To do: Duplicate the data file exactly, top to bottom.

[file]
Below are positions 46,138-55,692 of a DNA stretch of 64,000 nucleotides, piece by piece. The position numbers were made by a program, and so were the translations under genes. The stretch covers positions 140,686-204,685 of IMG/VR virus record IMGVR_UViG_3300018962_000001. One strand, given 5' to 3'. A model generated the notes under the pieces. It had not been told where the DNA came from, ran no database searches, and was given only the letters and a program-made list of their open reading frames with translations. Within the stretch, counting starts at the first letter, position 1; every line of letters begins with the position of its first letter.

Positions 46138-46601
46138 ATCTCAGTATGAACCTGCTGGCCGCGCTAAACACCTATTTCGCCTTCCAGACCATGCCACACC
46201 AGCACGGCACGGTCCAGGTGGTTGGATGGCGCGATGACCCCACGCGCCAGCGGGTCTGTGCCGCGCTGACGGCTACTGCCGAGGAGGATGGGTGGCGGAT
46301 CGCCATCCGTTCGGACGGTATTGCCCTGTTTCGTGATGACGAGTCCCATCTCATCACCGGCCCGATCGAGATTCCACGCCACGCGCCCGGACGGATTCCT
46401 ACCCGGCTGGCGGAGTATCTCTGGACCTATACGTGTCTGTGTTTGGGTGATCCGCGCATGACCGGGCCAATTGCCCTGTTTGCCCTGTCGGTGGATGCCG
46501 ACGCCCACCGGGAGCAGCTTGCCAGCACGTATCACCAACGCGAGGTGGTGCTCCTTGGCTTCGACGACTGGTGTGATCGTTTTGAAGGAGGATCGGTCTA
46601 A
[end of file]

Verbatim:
Below are positions 46,138-55,692 of a DNA stretch of 64,000 nucleotides, piece by piece. The position numbers were made by a program, and so were the translations under genes. The stretch covers positions 140,686-204,685 of IMG/VR virus record IMGVR_UViG_3300018962_000001. One strand, given 5' to 3'. A model generated the notes under the pieces. It had not been told where the DNA came from, ran no database searches, and was given only the letters and a program-made list of their open reading frames with translations. Within the stretch, counting starts at the first letter, position 1; every line of letters begins with the position of its first letter.

Positions 46138-46601
46138 ATCTCAGTATGAACCTGCTGGCCGCGCTAAACACCTATTTCGCCTTCCAGACCATGCCACACC
46201 AGCACGGCACGGTCCAGGTGGTTGGATGGCGCGATGACCCCACGCGCCAGCGGGTCTGTGCCGCGCTGACGGCTACTGCCGAGGAGGATGGGTGGCGGAT
46301 CGCCATCCGTTCGGACGGTATTGCCCTGTTTCGTGATGACGAGTCCCATCTCATCACCGGCCCGATCGAGATTCCACGCCACGCGCCCGGACGGATTCCT
46401 ACCCGGCTGGCGGAGTATCTCTGGACCTATACGTGTCTGTGTTTGGGTGATCCGCGCATGACCGGGCCAATTGCCCTGTTTGCCCTGTCGGTGGATGCCG
46501 ACGCCCACCGGGAGCAGCTTGCCAGCACGTATCACCAACGCGAGGTGGTGCTCCTTGGCTTCGACGACTGGTGTGATCGTTTTGAAGGAGGATCGGTCTA
46601 A